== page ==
FMCSA Proposes “CMV Driving Ban” for Drug and Alcohol Violators
Washington D.C. – The Federal Motor Carrier Safety Administration (FMCSA) is seeking new regulations requiring State Driver’s Licensing Agencies (SDLAs) to do more to keep unfit commercial motor vehicle (CMV) drivers off of the road.
In a newly issued Notice of Proposed Rulemaking (NPRM), the Agency proposes to prohibit SDLAs from from issuing, renewing, upgrading, or transferring a commercial driver’s license (CDL), or commercial learner’s permit (CLP), for individuals prohibited under current regulations from driving a CMV due to controlled substance (drug) and alcohol program violations.
“Currently, most States are not aware when a CDL holder licensed in their State is prohibited from driving a CMV due to an alcohol or drug testing violation,” the FMCSA advised in its NPRM.
Under current Federal regulations, SDLAs must query the Drug and Alcohol Clearinghouse during the licensing process, but they are not required to deny the licensing transaction.
The FMCSA says that as a result of this gap in the Federal regulations, “a driver can continue to hold a valid CLP or CDL, even while prohibited from operating a CMV under FMCSA’s drug and alcohol regulations.”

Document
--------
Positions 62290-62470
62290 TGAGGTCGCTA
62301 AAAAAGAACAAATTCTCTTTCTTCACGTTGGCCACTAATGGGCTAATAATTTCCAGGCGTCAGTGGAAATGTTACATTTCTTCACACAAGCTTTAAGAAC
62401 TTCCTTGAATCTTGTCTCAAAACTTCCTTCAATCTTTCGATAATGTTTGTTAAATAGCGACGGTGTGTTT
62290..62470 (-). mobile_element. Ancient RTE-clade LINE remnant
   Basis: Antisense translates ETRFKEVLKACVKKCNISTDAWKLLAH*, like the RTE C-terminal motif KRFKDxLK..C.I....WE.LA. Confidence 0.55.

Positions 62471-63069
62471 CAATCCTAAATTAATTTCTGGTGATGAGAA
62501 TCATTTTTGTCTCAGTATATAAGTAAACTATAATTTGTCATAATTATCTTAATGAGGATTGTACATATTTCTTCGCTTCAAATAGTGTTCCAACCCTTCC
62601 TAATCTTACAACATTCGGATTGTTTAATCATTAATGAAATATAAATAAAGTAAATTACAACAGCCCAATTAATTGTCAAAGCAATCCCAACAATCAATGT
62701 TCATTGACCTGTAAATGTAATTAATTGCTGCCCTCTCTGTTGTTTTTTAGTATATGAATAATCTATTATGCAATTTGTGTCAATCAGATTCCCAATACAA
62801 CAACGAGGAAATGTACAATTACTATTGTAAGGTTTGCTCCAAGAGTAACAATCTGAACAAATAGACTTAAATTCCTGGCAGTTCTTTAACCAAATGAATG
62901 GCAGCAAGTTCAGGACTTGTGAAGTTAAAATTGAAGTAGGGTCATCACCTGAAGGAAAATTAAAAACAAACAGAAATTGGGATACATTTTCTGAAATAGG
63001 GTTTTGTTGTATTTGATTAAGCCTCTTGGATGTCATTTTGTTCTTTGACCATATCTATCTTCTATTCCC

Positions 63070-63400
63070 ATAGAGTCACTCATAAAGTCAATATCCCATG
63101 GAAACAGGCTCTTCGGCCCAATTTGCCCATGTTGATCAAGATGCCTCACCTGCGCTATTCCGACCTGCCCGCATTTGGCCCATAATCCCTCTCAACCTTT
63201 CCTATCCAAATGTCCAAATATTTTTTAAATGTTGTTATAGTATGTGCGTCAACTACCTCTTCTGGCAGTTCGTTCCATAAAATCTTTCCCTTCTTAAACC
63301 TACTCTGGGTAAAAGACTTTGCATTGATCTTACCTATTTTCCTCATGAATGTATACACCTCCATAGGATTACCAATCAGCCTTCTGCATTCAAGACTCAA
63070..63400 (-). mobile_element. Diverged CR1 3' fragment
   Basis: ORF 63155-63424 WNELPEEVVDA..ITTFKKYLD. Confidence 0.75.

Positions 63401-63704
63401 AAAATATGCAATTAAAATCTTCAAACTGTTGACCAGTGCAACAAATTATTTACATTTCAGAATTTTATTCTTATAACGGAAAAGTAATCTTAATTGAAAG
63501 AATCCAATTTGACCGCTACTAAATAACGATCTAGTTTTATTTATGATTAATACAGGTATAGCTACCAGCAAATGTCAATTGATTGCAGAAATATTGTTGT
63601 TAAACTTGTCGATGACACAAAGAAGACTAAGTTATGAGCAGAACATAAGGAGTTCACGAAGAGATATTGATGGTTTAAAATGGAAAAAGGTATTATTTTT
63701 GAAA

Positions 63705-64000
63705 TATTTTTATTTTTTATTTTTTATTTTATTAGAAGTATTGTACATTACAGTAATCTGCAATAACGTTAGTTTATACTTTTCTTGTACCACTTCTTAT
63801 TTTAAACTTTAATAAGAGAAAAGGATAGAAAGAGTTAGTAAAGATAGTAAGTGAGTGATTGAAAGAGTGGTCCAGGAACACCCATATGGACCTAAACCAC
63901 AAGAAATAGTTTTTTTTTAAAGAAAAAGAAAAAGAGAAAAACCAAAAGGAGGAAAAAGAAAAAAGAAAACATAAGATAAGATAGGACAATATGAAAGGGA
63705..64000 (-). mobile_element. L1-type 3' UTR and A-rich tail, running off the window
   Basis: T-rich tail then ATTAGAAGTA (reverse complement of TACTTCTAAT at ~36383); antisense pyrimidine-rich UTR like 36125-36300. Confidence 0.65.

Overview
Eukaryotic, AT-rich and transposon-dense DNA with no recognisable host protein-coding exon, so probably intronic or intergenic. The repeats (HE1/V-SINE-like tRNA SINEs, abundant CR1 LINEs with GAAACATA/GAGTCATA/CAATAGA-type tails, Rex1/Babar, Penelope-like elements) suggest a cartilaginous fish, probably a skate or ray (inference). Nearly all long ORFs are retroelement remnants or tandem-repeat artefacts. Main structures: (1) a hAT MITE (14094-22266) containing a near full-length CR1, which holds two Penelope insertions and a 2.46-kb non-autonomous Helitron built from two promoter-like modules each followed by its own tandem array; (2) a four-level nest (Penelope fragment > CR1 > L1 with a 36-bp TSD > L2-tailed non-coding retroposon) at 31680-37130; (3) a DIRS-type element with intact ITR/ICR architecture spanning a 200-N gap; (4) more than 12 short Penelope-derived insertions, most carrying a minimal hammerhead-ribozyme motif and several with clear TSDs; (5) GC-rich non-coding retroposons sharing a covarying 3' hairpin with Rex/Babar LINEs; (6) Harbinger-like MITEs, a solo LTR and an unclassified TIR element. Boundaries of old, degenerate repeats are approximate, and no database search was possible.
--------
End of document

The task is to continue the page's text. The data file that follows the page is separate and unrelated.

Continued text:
The NPRM would require the SDLA to deny the licensing transaction after a query to the Clearinghouse indicates the driver is prohibited from operating a CMV.
“A driver whose licensing transaction is denied would need to re-apply after completing return-to-duty (RTD) requirements,” the FMCSA said. “The CMV driving ban is intended to keep these drivers off the road until they comply.”
One way the Agency is proposing to notify SDLAs of a disqualification is via “push” notifications directly from the Clearinghouse.
Further, the FMCSA is also proposing to revise how reports of actual knowledge violations, based on a citation for Driving Under the Influence (DUI) in a CMV, would be maintained in the Clearinghouse.
The public comment period on the NPRM is sixty days.